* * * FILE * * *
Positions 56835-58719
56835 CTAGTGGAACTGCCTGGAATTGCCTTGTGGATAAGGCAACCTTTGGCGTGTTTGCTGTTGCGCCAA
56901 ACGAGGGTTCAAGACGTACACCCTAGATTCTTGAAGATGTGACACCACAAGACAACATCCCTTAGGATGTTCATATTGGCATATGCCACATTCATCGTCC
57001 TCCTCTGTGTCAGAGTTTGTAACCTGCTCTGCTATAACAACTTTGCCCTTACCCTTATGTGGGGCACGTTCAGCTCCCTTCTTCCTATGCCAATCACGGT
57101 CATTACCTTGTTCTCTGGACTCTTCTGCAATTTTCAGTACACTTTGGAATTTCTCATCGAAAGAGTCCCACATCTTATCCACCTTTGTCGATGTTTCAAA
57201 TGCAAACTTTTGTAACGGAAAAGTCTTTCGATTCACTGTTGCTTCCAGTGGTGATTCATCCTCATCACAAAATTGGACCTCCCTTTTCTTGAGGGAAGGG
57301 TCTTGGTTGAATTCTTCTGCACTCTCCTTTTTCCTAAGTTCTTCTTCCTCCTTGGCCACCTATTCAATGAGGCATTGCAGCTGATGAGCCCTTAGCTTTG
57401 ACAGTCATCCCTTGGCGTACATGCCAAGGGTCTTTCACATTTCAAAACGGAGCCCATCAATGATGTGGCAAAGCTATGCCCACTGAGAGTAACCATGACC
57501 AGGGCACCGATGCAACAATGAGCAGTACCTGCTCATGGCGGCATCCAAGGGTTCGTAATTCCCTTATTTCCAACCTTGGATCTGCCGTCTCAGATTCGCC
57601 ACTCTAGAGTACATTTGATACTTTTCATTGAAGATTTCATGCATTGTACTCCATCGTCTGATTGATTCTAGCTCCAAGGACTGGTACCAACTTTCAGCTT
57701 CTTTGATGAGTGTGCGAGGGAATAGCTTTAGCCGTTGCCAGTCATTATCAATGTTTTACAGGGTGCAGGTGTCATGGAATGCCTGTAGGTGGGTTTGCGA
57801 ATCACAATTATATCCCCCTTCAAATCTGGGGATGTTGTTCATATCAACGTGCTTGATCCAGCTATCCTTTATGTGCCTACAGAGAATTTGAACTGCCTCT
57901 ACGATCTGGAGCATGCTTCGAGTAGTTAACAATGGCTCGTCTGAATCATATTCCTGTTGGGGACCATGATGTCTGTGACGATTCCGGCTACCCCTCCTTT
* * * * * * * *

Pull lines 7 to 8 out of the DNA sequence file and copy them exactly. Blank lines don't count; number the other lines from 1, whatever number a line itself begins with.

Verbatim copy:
57301 TCTTGGTTGAATTCTTCTGCACTCTCCTTTTTCCTAAGTTCTTCTTCCTCCTTGGCCACCTATTCAATGAGGCATTGCAGCTGATGAGCCCTTAGCTTTG
57401 ACAGTCATCCCTTGGCGTACATGCCAAGGGTCTTTCACATTTCAAAACGGAGCCCATCAATGATGTGGCAAAGCTATGCCCACTGAGAGTAACCATGACC